Privacy Laws Should Be Changed


Privacy Laws Should Be Changed


By: Alex Sanders
Posted: 4/25/07
Once the chaos at Virginia Tech subsided, students began to seek answers. Questions rapidly arose after authorities discovered Cho Seung-Hui was the cause of the tragedy. Of course, one of the first questions was, why did he do it? Immediately after the shooting, the university worked with the authorities, sifting through student interviews and Cho's medical history, to figure out what could have possibly influenced somebody to carry out the largest mass shooting in U.S. history. ABC News reported, "in December 2005 - more than a year before Monday's mass shootings - a district court in Montgomery County, Va., ruled that Cho presented "an imminent danger to self or others." That was the necessary criterion for a detention order, so that Cho ... could be evaluated by a state doctor and ordered to undergo outpatient care." However, while receiving outpatient care, the doctor specifically evaluated him as a threat to himself due to mental illness, and not a threat to others. Because of this, his records were kept confidential and by law, the university didn't have a right to know, and they certainly didn't have the right to pull him out of school. This case provides significant evidence that privacy laws concerning mental illness need to be changed.

We will never really know if the Virginia Tech shootings could have been prevented, but if the privacy laws concerning mental illness are altered, it is highly unlikely that a shooting of this nature will occur again. Numerous signs pointed to Cho as a possible danger. He had complaints of stalking and sending threatening messages, thinking suicidal thoughts, and writing violent stories. Granted, the state cannot remove a student from school for being troubled or behaving oddly, but they should at least be allowed to alert the university. Instead of strict privacy laws, counseling centers and state institutions should be able to flag students with suspicious behavior or concerning mental illness symptoms. They do not have to breach confidentiality by explaining symptoms or problems, but they can subtly and vaguely alert the university so that it can keep an eye on the student. This way, the school is safe rather than sorry.

In Cho's case, I think confidentiality should have been violated, and I also think it should be violated in the future if necessary. If a few people suspect odd behavior in a student, that may be a cause to alert the university and have them watch the student closely. But in Cho's case, numerous people noticed his odd behavior and almost tangible rage expressed through his macabre writing. Because so many people noticed Cho's behavior, the university should have been alerted of his full symptoms. Although it is a breach of confidentiality, it could have possibly saved 32 lives. Consider the fact Cho committed suicide after the massacre. Once deceased, confidentiality is no longer an issue. Hence, if a student is suspected suicidal or homicidal, confidentiality should most certainly be breached. Privacy should not matter when others' lives are at risk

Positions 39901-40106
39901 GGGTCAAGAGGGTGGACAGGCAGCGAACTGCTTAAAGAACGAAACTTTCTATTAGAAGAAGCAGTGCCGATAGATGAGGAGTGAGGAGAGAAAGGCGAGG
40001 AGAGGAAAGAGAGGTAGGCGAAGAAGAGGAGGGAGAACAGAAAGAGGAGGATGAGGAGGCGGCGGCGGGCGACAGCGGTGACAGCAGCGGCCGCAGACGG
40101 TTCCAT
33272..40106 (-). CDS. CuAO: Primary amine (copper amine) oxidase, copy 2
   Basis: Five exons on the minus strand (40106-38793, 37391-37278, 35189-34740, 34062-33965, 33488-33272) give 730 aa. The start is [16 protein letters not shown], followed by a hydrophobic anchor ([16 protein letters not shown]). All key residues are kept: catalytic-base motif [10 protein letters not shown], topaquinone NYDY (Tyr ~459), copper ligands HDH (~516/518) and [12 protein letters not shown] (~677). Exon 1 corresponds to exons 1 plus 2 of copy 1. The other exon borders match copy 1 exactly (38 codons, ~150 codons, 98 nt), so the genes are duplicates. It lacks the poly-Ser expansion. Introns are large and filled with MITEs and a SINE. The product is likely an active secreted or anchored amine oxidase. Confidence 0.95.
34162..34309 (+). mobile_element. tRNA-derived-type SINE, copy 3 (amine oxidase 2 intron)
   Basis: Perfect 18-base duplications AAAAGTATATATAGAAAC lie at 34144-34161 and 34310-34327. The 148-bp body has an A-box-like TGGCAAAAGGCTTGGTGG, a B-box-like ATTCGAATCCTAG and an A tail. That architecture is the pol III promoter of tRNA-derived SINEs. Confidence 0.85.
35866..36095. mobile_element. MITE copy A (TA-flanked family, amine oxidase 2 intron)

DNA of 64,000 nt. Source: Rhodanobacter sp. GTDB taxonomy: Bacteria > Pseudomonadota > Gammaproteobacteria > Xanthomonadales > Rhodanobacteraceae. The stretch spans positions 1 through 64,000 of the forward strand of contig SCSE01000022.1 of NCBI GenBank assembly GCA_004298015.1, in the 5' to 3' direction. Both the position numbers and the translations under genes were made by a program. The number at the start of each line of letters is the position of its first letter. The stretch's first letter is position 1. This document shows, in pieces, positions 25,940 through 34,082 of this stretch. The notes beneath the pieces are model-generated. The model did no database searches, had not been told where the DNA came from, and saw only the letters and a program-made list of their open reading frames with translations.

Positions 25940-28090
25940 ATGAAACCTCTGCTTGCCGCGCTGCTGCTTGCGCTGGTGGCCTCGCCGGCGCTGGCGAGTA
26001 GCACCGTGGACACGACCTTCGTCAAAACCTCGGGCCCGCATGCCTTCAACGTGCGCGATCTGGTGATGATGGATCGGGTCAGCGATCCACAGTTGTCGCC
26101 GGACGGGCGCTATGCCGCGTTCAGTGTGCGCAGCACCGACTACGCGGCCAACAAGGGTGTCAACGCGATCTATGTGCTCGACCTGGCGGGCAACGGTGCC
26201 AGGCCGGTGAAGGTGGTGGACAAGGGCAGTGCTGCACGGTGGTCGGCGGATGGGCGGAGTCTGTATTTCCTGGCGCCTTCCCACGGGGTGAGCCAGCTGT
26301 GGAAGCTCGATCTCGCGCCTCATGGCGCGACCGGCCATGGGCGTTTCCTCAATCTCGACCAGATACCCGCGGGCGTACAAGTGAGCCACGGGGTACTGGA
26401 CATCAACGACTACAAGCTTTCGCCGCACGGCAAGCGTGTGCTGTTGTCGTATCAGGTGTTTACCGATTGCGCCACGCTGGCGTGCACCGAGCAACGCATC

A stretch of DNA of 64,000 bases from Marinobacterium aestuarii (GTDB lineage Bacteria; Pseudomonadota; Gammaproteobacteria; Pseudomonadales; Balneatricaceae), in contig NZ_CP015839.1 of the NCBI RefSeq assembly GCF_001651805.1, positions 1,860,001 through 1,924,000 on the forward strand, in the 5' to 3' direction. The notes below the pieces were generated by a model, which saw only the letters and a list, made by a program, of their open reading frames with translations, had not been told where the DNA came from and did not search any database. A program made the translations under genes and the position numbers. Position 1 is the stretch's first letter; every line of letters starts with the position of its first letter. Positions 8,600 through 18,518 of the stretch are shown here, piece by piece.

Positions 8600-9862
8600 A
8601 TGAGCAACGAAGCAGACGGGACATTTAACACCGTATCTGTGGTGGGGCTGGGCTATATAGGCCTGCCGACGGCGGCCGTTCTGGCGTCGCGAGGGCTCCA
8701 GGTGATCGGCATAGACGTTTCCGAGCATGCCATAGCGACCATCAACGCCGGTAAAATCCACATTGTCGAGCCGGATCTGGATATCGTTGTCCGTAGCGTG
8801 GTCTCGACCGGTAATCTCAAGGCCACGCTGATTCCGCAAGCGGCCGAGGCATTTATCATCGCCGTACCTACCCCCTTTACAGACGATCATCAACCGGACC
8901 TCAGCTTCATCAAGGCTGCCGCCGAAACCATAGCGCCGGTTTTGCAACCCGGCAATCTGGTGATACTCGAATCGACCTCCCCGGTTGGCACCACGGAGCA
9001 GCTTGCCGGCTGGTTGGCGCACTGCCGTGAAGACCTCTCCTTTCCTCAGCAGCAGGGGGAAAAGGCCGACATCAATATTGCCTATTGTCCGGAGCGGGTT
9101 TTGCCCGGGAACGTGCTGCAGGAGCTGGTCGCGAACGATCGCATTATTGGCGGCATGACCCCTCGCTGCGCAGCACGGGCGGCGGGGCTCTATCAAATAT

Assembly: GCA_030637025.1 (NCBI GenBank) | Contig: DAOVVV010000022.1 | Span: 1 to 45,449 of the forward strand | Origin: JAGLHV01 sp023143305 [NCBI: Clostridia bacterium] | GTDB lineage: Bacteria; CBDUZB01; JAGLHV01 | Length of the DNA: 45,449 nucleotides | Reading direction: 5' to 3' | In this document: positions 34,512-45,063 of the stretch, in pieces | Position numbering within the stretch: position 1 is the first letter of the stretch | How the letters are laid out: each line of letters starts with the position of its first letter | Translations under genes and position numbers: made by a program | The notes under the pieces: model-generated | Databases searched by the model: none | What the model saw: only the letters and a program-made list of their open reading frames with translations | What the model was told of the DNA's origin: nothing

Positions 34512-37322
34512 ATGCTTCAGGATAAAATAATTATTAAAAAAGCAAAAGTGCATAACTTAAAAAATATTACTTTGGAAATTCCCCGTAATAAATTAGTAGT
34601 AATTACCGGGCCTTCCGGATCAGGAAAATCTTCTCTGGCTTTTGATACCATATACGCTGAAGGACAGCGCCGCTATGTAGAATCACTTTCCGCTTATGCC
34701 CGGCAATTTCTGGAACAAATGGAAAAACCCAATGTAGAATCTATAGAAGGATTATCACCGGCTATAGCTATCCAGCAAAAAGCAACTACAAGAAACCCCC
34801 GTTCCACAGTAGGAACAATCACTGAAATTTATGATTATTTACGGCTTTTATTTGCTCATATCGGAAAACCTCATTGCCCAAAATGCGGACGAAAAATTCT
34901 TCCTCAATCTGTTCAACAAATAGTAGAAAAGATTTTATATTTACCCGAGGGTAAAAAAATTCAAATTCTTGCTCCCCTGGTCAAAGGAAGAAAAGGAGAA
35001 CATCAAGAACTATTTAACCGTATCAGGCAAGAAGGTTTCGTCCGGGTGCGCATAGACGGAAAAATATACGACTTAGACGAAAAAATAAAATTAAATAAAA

Cho fit the typical profile of someone who is homicidal. His personality was identical to other school shooters. According to CBS News, a study was done after the Columbine massacre showing a pattern in the personalities of the shooters. "Most school attacks come from loners with some kind of grievance," the report said. Many attackers felt bullied or persecuted by others, the study also said. More than half had revenge as a motive."

Cho, like the shooters at Columbine, was seeking some sort of revenge. Cho did not make it clear against whom he was seeking revenge, but his writings told of an allegedly fictional pedophilic and homicidal stepfather. In his story, he devoted a paragraph to condemning his stepfather to death. The story reads, "Must kill Dick. Must kill Dick. Dick must die." Although writing is therapeutic, and it is healthy to express pent-up anger through writing, the rage the expressed was nearly palpable; he did not simply show vivid emotions.

Additionally, many students do not express such violent thoughts in school assignments. Many write in a journal so they are able to express their thoughts while keeping their emotions private. The expression of Cho's violent thoughts should be seen as a cry for help or a warning rather than a simple worry about emotional problems.

If privacy laws are changed, tragic massacres like the one that occurred at Virginia Tech can be prevented. I am not saying that confidentiality laws are pointless, but there are ways state mental institutions and counseling centers can compromise with the university or school. Counselors already warn students that they may have to take action if they suspect suicide or homicide. They should add schools and universities to the list of people alerted to the patient's condition. Even if counselors do not have proof of suicide or homicide, they should have the right to legally disclose suspicions to the university. Many people will not outwardly admit they are suicidal or homicidal, but they may give hints. Because of this, it is much safer for counselors to hedge their bets on suspicions rather than to risk students' lives. Unfortunately, school shootings are becoming ever more common. Because of this, we need an updated privacy policy that simultaneously ensures pubic safety while keeping some form of confidentiality in effect.


Original Source:<a href=>The Daily Campus - April 25, 2007</a>


Alex Sanders


The Daily Campus




Sara AA Hood


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Alex Sanders, “Privacy Laws Should Be Changed,” The April 16 Archive, accessed June 18, 2024,